Today, the New York Times has an op-ed from a Yemeni inmate on hunger strike at Guantánamo Bay. At least 40 other prisoners are on strike with Samir Naji al Hasan Moqbel, who has been at the camp since 2002.
While the reasons given for the hunger strike have ranged from mistreatment of the Quran to the camp's living conditions, Moqbel's motivation is a little more simple: He's still in Guantánamo. Here's a snippet from the op-ed, headlined by the Times "Gitmo Is Killing Me":
I’ve been detained at Guantánamo for 11 years and three months. I have never been charged with any crime. I have never received a trial. I could have been home years ago — no one seriously thinks I am a threat — but still I am here. Years ago the military said I was a 'guard' for Osama bin Laden, but this was nonsense, like something out of the American movies I used to watch. They don’t even seem to believe it anymore. But they don’t seem to care how long I sit here, either ... The only reason I am still here is that President Obama refuses to send any detainees back to Yemen. This makes no sense. I am a human being, not a passport, and I deserve to be treated like one.
Documents from 2008 published by the Times indicate that Moqbel was captured in December 2001 and identified as a guard for Bin Laden. Moqbel obviously disputes this claim. It's not clear from the editorial what his current status is in the eyes of the government, but his story, dictated by phone, illustrates just how desperate he and other striking prisoners are for some movement on their cases. Moqbel is one of at least a dozen prisoners being force fed, which he describes:
Two times a day they tie me to a chair in my cell. My arms, legs and head are strapped down. I never know when they will come. Sometimes they come during the night, as late as 11 p.m., when I’m sleeping. There are so many of us on hunger strike now that there aren’t enough qualified medical staff members to carry out the force-feedings; nothing is happening at regular intervals. They are feeding people around the clock just to keep up. During one force-feeding the nurse pushed the tube about 18 inches into my stomach, hurting me more than usual, because she was doing things so hastily. I called the interpreter to ask the doctor if the procedure was being done correctly or not. It was so painful that I begged them to stop feeding me. The nurse refused to stop feeding me.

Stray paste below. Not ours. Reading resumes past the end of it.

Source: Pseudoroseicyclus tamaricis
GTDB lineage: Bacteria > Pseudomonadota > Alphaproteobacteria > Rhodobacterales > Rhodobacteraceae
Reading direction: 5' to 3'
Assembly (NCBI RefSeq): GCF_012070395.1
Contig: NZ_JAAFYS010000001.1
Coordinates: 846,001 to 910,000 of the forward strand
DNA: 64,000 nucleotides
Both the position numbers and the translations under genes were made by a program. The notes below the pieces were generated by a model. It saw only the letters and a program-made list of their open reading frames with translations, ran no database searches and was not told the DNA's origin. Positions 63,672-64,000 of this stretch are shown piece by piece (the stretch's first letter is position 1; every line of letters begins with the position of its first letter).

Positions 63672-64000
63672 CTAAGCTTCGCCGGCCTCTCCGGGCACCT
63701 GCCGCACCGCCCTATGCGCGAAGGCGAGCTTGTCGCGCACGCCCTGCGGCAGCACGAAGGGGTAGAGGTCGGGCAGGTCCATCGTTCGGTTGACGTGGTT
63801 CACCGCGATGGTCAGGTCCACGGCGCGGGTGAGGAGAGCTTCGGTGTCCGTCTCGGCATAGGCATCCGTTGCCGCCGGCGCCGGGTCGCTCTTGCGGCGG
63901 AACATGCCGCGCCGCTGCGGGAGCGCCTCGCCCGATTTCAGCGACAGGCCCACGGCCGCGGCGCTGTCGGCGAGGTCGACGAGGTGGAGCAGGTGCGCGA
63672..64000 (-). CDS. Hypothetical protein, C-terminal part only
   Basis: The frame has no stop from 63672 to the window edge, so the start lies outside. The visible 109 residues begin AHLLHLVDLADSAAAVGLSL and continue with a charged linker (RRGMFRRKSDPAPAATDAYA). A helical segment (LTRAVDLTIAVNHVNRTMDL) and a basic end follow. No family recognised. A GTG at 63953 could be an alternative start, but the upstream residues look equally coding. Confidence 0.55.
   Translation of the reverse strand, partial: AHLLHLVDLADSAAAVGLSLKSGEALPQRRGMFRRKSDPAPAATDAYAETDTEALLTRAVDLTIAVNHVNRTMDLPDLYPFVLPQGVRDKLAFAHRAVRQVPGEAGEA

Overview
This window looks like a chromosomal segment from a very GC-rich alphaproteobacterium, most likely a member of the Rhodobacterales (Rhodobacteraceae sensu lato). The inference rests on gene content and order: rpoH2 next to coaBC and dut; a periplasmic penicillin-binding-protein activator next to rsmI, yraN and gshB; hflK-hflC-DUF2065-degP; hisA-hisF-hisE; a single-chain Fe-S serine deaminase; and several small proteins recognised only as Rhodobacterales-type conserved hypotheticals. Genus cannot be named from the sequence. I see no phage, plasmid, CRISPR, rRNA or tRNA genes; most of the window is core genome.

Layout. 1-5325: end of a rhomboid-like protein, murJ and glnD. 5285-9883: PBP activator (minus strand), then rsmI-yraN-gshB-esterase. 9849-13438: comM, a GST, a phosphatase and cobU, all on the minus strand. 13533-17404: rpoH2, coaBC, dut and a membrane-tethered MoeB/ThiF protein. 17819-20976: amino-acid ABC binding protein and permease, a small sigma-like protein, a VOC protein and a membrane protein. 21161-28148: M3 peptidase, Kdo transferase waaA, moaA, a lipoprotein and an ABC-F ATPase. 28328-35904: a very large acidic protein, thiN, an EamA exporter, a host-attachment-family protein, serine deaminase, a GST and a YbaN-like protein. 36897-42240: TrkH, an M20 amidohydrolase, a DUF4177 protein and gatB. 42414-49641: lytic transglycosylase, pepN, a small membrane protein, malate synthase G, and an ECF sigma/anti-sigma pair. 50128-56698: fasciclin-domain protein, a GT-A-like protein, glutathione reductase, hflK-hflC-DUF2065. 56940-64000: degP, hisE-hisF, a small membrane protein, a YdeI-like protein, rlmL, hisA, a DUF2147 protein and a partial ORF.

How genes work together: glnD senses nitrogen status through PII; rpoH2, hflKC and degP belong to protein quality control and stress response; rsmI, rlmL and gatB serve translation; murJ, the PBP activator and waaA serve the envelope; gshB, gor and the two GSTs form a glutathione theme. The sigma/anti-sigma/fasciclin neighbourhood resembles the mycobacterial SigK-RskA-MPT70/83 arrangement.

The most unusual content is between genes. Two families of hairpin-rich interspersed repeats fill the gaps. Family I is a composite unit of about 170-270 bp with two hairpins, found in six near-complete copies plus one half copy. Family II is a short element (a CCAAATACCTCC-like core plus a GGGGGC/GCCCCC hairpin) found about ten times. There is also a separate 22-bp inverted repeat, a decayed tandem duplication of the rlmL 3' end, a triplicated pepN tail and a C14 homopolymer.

According to the BBC, fewer than 100 Guantánamo prisoners have been cleared for release but not sent home for various security and political reasons. Yemenis make up a plurality of prisoners at the camp, the Associated Press reports, and they're apparently not allowed to leave. Even though Yemen's government has demanded the release of those cleared to do so, the Obama administration has argued against this, saying that the country is too unstable to guarantee that former detainees won't join militant groups if they're sent back home.
The hunger strike, which started in February, led to clashes in the camp this weekend as guards moved many striking prisoners out of communal cell blocks.
Read the full piece in the New York Times.